Professor Jackie Taylor writes for Voice

Where did 2018 go?

As a one year draws to a close and a New Year approaches it’s an ideal time to look ahead and visualise what the next three years of my Presidency will hold. A few years ago during an informal chat, I was asked what I thought the College should be. My response was that we should aspire to be the “Go To” Royal College - one which offers so much in terms of education, training, support and influence that it becomes a focal point of excellence. That is still my view, and we have embarked on a journey of transformation.

Thanks to the leadership of Past President David Galloway, the continuing efforts of all health care professionals who give so freely of their time, and the hard work and expertise of the staff, our College is in a good place. We have a growing, more engaged membership and our educational offering is expanding. Education, training and CPD are our core functions. Developing e-learning is a priority and we now have the equipment and capability to do it. With the advent of augmented and virtual reality, allied to our clinical skills training facilities, the possibilities truly are limitless.

While our strategic priorities are clear, my vision is for us to focus on three areas which from my experience are of key importance to clinicians.

The first of these is workforce. Staff are the most valuable asset of the NHS, but we all work in environments where every day there are shortages: rota gaps and unfilled posts at all grades have become the norm, resulting in even heavier workloads for those at work. The impact in terms of ill health is becoming all too apparent. More worryingly 31% of doctors in training, if given their time again, would choose a career outwith medicine. So what can we do?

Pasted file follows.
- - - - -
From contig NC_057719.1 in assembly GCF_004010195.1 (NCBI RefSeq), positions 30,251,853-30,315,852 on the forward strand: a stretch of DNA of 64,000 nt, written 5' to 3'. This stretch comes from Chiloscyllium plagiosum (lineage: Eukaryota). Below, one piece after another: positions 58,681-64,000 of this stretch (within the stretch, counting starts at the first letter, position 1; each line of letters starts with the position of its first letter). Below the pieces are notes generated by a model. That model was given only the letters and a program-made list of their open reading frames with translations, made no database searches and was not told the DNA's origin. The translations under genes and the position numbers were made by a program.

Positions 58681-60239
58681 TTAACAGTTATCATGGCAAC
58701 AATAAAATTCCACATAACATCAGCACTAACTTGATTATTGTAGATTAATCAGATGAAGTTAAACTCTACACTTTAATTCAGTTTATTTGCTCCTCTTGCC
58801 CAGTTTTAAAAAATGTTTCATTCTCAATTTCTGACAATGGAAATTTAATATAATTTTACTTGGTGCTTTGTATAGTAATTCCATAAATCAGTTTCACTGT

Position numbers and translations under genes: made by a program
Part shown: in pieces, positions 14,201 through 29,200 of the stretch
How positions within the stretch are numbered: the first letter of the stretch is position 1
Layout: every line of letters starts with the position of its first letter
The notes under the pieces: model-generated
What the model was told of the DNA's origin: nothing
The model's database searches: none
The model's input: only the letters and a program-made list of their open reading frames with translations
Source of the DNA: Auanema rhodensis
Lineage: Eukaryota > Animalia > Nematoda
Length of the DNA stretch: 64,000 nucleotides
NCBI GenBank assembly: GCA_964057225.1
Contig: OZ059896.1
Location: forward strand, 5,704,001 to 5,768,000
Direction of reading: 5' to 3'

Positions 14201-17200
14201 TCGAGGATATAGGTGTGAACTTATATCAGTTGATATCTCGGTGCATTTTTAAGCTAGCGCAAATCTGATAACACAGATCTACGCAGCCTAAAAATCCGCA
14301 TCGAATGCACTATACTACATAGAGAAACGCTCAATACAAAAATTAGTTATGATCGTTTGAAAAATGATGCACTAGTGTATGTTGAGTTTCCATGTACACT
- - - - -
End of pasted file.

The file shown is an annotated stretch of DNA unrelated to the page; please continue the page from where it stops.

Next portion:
Workforce planning is extremely complex. We plan to work with the other Colleges, the NHS and government to devise short and medium term solutions to develop a sustainable workforce. The experience that doctors in training have at work requires a sea change. Enhancing recruitment is of fundamental importance, but retention of staff equally so. This is of particular relevance as about 35% of consultants will reach retiral age within the next 10 years.

We need to retain the skills and expertise of this group by improving the experience in later stages of a career and we have some ideas how we might do that. The second area is wellbeing. The health and wellbeing of health care professionals at all stages of career is something which concerns me greatly. Doctors and nurses are reporting increasing levels of stress, fatigue, ill health and burnout. This year’s GMC national training survey highlighted that 1 in 4 trainees and 1 in 5 trainers reported features of burnout.